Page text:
UCSF is using this time to carefully assess the public feedback it has received to date—to both previous forest management proposals and to the proposed fire hazard reduction measures—to consider the best path forward. Please see the Sutro documents page for November 2013 meeting materials.
All community meeting information/presentations can be found here.
VIDEO: Managing and Maintaining UCSF Mount Sutro Open Space Reserve
History of the Reserve
Mount Sutro Open Space Reserve is a peaceful 61-acre area in the midst of San Francisco homes, businesses and the University of California San Francisco campus (UCSF). Named for its former owner and San Francisco Mayor Adolph Sutro, the Reserve has a history of transition much like many San Francisco neighborhoods.
A successful engineer and real estate investor, Adolph Sutro served as San Francisco Mayor from 1894 to 1896. Sutro’s many land holdings included Mount Parnassus, now named Mount Sutro in his honor. Like most of San Francisco’s higher terrain in the 1800s, the hill was covered primarily with native grasses, wildflowers and shrubs. In celebration of San Francisco’s first Arbor Day in 1886, Sutro began planting the hill with imported blue gum eucalyptus, Monterey pine, Monterey cypress and possibly other species. The eucalyptus quickly adapted to the new location and soon became the predominant tree species on the hill.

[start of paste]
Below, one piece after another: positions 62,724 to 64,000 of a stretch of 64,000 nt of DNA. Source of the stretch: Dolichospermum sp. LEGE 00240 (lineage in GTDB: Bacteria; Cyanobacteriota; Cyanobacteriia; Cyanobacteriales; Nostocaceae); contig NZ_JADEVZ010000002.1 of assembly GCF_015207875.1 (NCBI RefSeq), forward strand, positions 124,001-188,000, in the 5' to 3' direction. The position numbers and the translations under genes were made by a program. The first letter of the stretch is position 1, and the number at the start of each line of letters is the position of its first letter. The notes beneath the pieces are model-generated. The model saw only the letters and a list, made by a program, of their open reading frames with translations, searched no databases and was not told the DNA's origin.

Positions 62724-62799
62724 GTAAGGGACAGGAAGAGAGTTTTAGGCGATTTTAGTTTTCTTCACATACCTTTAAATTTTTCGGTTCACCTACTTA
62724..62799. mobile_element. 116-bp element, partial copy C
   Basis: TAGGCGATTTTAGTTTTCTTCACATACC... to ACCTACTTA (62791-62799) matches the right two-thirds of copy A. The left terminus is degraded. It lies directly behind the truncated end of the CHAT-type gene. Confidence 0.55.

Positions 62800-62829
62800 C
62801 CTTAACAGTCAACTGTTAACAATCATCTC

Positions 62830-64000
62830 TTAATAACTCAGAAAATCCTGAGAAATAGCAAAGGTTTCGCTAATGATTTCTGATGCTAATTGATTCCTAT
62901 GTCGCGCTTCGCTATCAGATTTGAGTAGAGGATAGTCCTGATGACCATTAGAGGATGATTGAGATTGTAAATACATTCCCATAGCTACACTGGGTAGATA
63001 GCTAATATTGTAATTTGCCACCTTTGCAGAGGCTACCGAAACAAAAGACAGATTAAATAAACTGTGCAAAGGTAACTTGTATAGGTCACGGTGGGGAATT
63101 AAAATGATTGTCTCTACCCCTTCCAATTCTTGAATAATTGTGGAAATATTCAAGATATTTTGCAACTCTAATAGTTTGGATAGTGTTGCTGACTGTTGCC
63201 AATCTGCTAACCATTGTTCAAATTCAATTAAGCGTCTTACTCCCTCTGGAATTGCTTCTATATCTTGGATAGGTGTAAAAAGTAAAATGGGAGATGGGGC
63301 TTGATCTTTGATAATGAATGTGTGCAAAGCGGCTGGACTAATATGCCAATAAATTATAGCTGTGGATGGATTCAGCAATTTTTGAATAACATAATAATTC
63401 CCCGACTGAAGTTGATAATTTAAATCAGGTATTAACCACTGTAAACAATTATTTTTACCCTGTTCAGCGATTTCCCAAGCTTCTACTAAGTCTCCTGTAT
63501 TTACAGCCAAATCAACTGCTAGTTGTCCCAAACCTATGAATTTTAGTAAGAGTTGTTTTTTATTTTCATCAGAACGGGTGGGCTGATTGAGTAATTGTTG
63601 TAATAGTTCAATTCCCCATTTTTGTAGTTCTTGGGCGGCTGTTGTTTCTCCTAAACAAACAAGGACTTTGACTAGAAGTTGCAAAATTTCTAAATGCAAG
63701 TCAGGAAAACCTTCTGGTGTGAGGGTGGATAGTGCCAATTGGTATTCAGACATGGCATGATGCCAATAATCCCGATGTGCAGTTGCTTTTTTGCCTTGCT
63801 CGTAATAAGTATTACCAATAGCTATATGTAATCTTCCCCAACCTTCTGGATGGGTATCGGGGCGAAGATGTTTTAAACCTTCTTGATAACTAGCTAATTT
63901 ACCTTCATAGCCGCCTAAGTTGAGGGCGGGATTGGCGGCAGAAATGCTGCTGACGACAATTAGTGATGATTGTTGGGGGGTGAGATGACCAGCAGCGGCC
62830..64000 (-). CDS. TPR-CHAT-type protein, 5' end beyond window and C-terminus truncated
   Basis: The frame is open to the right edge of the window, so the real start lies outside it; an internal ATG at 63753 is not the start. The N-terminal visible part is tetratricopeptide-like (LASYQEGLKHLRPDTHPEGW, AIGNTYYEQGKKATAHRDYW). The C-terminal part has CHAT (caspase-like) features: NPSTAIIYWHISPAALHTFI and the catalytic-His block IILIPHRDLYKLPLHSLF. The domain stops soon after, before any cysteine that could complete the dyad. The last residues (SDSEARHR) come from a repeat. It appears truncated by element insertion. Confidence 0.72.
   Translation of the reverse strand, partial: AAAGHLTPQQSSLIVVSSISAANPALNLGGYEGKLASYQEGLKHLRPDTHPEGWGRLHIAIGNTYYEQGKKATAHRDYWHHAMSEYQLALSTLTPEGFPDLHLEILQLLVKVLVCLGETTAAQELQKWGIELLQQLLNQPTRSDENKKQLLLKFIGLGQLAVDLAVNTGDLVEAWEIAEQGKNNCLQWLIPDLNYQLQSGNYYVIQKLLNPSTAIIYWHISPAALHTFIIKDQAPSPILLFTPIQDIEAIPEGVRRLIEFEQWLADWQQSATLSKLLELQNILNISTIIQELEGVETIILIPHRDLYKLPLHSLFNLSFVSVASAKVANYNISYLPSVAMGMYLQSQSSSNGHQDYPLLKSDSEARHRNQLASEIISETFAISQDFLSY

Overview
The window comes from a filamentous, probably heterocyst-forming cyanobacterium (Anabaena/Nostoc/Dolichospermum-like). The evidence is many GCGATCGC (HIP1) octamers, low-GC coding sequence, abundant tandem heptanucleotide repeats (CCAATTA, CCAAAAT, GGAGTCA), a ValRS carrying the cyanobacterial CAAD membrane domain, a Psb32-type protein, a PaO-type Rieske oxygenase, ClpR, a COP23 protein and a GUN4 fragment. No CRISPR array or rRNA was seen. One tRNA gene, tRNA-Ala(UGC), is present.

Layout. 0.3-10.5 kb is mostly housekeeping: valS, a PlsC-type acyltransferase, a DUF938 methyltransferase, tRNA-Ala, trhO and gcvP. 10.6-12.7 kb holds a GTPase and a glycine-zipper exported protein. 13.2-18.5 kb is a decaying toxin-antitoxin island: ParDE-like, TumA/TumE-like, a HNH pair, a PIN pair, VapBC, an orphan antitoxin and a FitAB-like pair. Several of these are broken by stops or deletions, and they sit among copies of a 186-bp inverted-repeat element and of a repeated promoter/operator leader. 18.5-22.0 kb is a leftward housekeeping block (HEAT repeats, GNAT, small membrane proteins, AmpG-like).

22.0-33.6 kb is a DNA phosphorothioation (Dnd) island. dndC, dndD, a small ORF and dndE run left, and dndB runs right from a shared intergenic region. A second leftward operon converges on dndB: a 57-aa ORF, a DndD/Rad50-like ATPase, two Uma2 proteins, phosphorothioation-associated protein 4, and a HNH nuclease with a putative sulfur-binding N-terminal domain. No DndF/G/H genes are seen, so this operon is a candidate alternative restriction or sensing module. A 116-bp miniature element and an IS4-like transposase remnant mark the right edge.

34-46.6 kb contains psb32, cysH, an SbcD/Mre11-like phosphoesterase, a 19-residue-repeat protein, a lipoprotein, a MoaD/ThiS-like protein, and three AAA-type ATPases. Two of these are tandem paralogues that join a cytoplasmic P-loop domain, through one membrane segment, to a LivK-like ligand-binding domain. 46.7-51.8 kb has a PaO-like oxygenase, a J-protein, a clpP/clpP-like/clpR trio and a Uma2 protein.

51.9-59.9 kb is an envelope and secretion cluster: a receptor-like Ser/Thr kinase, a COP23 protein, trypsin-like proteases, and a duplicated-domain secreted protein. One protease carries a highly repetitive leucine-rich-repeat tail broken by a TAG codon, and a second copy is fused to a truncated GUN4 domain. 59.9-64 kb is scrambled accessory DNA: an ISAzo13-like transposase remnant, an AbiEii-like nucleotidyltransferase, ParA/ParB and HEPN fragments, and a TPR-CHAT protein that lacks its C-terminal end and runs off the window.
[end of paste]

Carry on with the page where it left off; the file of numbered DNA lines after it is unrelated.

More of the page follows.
Sutro donated 13 acres of land on Parnassus Avenue to the UCSF Regents in 1895 for development into the UCSF Parnassus Heights campus. It wasn’t until 1953 that UCSF purchased a 90-acre parcel to the south, which included Mount Sutro. Most of this land is now the Mount Sutro Open Space Reserve.
UCSF is committed to maintaining the Reserve as a resource for San Franciscans and takes seriously its responsibility to keep the site safe and accessible.
Visiting Mount Sutro